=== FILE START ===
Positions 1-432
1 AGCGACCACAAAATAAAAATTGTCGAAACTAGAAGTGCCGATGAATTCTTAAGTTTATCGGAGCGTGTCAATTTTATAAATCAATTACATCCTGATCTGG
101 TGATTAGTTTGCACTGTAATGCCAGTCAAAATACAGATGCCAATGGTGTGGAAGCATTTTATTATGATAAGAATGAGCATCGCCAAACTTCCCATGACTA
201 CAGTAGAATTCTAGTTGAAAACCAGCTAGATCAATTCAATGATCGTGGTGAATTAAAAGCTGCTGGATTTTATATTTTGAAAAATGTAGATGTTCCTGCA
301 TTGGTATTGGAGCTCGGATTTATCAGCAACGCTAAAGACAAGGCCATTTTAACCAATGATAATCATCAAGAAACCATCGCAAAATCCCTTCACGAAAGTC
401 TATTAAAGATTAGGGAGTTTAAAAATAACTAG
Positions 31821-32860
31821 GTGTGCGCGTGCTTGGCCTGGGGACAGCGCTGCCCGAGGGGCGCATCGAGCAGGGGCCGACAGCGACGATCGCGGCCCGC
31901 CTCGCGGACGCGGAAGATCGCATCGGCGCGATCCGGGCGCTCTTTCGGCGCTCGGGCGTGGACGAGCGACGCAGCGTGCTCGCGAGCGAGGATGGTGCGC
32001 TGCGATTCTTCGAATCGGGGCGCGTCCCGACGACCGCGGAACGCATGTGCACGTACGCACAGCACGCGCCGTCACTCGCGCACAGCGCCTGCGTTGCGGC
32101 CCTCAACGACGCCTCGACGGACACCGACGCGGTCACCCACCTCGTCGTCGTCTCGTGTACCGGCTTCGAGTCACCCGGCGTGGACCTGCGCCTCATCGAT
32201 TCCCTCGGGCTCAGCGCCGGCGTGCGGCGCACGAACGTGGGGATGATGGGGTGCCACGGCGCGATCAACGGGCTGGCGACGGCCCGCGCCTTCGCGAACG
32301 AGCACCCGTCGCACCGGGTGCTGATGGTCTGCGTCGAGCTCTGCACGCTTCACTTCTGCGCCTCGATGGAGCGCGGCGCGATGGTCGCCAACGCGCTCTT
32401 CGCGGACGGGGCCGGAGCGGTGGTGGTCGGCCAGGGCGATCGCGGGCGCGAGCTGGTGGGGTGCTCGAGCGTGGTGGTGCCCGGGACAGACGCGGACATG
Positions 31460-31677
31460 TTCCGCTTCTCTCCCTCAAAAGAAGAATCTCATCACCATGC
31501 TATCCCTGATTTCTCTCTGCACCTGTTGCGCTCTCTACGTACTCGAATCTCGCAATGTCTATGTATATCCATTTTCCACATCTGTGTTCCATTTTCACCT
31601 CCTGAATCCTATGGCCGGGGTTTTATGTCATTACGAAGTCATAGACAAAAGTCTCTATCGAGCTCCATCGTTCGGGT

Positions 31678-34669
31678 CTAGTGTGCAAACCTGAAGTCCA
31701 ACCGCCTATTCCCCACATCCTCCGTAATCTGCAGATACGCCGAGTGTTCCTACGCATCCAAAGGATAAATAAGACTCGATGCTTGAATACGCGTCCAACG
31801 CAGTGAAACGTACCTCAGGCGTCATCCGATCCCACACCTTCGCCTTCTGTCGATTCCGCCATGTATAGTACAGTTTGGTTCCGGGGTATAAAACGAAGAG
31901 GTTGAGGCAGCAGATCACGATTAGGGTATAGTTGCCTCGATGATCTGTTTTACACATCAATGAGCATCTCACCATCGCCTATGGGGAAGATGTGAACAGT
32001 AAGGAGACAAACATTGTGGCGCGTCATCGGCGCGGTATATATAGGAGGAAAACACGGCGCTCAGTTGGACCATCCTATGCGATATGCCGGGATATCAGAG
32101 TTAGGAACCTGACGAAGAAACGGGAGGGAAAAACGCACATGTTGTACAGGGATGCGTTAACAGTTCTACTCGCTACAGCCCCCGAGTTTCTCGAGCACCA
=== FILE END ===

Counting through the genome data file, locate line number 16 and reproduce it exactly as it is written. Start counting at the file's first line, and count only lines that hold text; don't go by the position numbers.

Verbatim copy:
31460 TTCCGCTTCTCTCCCTCAAAAGAAGAATCTCATCACCATGC